New Zealand To Ban Cigarettes For Future Generations
In a bid to create a smoke-free generation, New Zealand will ban young people (anyone born after 2008) from ever buying cigarettes in in their lifetime, one of the toughest approaches in the world to curbing smoking deaths as part of a wider plan that focuses on the disproportionate impact on its indigenous Maori population. In one of the world's toughest crackdowns all the tobacco industry, arguing that other efforts to extinguish smoking were taking too long. New Zealand is already one of 17 countries where plain cigarette packaging is compulsory.
People aged 14 and under in 2027 will never be allowed to purchase cigarettes in the Pacific country of 5 million. The ban will remain in place for the rest of the person's life. That means a person aged 60 in 2073 will be banned from buying cigarettes while a person aged 61 would be allowed to do so. Currently, 11.6% of all New Zealanders aged over 15 smokes, a proportion that rises to 29% among indigenous Maori adults. The restriction would be rolled out in stages from 2024, beginning with a sharp reduction in the number of authorised sellers, followed by reduced nicotine requirements in 2025 and the creation of the "smoke-free" generation from 2027. The new rules would have the country's smoking rates in as few as 10 years from when they take effect.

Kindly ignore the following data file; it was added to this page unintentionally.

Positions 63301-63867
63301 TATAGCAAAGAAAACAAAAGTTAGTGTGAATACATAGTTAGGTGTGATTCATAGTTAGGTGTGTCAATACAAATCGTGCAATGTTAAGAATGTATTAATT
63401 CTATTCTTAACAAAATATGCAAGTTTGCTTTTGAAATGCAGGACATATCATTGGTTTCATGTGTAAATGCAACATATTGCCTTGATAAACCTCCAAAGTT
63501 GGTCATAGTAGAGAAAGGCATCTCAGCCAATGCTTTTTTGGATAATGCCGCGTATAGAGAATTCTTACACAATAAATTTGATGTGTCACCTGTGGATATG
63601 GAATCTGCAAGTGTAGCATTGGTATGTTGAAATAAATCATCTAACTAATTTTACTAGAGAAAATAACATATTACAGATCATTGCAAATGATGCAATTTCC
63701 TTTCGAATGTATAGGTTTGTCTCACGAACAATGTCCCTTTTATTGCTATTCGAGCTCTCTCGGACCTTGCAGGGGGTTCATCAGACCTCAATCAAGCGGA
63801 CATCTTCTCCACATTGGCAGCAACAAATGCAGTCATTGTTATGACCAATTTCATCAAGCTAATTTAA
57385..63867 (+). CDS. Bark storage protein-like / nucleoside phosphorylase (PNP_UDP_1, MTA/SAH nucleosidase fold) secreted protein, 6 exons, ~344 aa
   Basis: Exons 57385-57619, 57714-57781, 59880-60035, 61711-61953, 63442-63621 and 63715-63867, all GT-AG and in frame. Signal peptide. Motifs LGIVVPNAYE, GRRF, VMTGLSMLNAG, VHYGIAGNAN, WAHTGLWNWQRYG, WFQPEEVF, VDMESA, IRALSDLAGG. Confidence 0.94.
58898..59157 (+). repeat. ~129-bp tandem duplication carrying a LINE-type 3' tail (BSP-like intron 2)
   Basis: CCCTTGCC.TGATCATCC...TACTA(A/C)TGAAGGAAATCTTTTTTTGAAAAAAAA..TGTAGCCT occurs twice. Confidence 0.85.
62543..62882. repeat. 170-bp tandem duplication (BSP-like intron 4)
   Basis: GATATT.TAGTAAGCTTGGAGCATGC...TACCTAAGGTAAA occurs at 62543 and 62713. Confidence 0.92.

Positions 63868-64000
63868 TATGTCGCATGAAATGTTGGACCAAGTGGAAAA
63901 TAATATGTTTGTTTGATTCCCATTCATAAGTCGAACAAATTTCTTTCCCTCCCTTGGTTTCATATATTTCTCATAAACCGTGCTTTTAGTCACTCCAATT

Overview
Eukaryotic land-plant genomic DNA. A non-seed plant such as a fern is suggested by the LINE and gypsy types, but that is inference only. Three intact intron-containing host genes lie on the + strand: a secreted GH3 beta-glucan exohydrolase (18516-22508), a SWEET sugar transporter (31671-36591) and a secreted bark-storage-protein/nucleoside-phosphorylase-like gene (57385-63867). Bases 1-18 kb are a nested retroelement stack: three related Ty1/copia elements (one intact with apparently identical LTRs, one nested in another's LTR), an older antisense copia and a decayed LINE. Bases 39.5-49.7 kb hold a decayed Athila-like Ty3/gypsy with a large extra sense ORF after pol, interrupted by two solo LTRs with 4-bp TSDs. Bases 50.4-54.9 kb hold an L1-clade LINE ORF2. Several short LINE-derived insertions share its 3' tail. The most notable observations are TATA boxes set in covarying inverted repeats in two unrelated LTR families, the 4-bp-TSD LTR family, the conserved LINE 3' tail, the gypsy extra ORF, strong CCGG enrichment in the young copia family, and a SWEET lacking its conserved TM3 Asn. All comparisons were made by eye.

Health industry welcomed the crackdown, while retailers expressed concern about the impact on their businesses and warned of the emergence of a black market. New Zealand's retail tobacco industry is already among the most restricted in the world - just after Bhutan, which has a complete ban on cigarette sales. The government did not give specifics about how the new rules would be policed or whether and how they would apply to visitors to the country.
Cigarette smoking kills 14 new zealanders every day and two out of three smokers will die as a result of smoking. The government compelled itself to take tougher steps to achieve its goal. The government wants to introduce the changes in phases to lessen the economic shock on retailers and give people with mental health issues - a group with far higher smoking rates - time to manage the change. The plan is set to be introduced into parliament in June next year as the government aims to get it signal into law by the end of 2022.
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